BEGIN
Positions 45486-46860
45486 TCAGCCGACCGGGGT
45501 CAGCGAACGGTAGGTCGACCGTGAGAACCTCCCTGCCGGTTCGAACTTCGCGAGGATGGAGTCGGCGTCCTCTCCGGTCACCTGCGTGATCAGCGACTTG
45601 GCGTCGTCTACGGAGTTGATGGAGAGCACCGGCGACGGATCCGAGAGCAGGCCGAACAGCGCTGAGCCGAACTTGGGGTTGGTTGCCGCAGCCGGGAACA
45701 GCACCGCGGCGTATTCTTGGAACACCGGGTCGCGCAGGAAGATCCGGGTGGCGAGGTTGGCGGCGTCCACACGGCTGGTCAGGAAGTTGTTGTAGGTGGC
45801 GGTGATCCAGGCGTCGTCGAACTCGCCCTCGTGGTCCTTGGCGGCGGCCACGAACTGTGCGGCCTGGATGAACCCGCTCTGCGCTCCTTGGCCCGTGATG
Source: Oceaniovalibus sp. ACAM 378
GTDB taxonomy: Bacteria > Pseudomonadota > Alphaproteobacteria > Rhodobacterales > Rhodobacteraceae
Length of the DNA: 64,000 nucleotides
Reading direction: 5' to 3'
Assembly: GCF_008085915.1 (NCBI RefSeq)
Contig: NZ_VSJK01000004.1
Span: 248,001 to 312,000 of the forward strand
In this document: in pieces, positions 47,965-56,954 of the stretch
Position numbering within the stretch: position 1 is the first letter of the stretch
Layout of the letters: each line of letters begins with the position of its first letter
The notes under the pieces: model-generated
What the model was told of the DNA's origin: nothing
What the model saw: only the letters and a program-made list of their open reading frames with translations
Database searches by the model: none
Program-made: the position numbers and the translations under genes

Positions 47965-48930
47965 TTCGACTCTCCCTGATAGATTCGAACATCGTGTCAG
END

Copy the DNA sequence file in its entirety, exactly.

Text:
Positions 45486-46860
45486 TCAGCCGACCGGGGT
45501 CAGCGAACGGTAGGTCGACCGTGAGAACCTCCCTGCCGGTTCGAACTTCGCGAGGATGGAGTCGGCGTCCTCTCCGGTCACCTGCGTGATCAGCGACTTG
45601 GCGTCGTCTACGGAGTTGATGGAGAGCACCGGCGACGGATCCGAGAGCAGGCCGAACAGCGCTGAGCCGAACTTGGGGTTGGTTGCCGCAGCCGGGAACA
45701 GCACCGCGGCGTATTCTTGGAACACCGGGTCGCGCAGGAAGATCCGGGTGGCGAGGTTGGCGGCGTCCACACGGCTGGTCAGGAAGTTGTTGTAGGTGGC
45801 GGTGATCCAGGCGTCGTCGAACTCGCCCTCGTGGTCCTTGGCGGCGGCCACGAACTGTGCGGCCTGGATGAACCCGCTCTGCGCTCCTTGGCCCGTGATG
Source: Oceaniovalibus sp. ACAM 378
GTDB taxonomy: Bacteria > Pseudomonadota > Alphaproteobacteria > Rhodobacterales > Rhodobacteraceae
Length of the DNA: 64,000 nucleotides
Reading direction: 5' to 3'
Assembly: GCF_008085915.1 (NCBI RefSeq)
Contig: NZ_VSJK01000004.1
Span: 248,001 to 312,000 of the forward strand
In this document: in pieces, positions 47,965-56,954 of the stretch
Position numbering within the stretch: position 1 is the first letter of the stretch
Layout of the letters: each line of letters begins with the position of its first letter
The notes under the pieces: model-generated
What the model was told of the DNA's origin: nothing
What the model saw: only the letters and a program-made list of their open reading frames with translations
Database searches by the model: none
Program-made: the position numbers and the translations under genes

Positions 47965-48930
47965 TTCGACTCTCCCTGATAGATTCGAACATCGTGTCAG